Even though the coming together of Uhuru and the ODM leader was hailed internationally, it marked the beginning of sour relations between the Jubilee leaders.

The President took every opportunity to acknowledge Raila’s presence in various public engagements in what initially appeared as an intention to unite the country.

But Ruto allies have insisted that the handshake killed the Big Four Agenda that was Uhuru’s legacy projects.

“After the handshake, everything went haywire. The Big Four was replaced by the circuitous Building Bridges Initiative (BBI) that took government’s time,” said Belgut MP Nelson Koech.

But, the straw that broke the camel’s back was the President’s Executive order in 2019 that gave powers to Interior Cabinet Secretary Fred Matiangi to coordinate and supervise all government projects countrywide in what many deemed as meant to undermine his Deputy who did not have any roles.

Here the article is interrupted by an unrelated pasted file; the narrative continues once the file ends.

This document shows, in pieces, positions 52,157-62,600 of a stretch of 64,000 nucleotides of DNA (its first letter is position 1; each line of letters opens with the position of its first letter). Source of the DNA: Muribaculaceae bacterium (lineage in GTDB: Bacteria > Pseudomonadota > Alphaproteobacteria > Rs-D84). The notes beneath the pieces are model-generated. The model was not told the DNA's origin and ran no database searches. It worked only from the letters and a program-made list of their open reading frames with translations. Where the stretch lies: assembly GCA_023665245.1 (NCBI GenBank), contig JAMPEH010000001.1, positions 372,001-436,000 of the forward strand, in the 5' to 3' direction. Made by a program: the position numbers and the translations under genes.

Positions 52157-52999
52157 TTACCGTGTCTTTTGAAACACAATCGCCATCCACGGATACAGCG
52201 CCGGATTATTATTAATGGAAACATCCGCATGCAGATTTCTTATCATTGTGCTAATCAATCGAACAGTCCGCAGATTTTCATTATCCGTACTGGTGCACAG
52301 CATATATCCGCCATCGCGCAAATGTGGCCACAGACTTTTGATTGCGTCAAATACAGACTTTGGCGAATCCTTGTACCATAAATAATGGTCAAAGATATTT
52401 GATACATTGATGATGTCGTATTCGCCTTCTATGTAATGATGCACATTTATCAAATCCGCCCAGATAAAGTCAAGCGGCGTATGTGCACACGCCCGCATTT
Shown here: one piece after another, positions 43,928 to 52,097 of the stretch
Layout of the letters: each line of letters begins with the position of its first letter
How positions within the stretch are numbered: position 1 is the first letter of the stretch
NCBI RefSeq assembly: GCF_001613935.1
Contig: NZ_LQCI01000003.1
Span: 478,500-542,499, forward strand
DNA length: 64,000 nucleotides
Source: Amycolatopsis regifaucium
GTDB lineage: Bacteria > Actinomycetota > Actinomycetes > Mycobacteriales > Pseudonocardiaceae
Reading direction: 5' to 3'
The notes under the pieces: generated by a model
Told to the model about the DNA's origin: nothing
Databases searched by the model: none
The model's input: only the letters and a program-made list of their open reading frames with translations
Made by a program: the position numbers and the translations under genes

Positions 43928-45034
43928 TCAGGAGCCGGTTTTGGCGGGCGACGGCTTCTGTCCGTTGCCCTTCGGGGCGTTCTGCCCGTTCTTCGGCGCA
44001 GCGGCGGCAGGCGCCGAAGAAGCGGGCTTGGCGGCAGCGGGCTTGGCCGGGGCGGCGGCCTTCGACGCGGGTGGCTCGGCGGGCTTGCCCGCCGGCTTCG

“I can only account for what we did with Uhuru from 2013 to 2017, what happened after the 2017 General Election I cannot be held accountable since it was Uhuru and Raila who have been calling the shots while I was sidelined in crucial government decisions,” Ruto has been quoted saying.

But, Dr Samuel Nyandemo, a senior lecturer at the University of Nairobi School of Economics believes there is a huge positive to Uhuru’s presidency in terms of infrastructural projects.

“President Kenyatta has overseen the construction of 11,000 kilometres of road, hundreds of other of railways, and the Standard Gauge Railways and upgraded the Kisumu port that would connect the region,” said Nyandemo.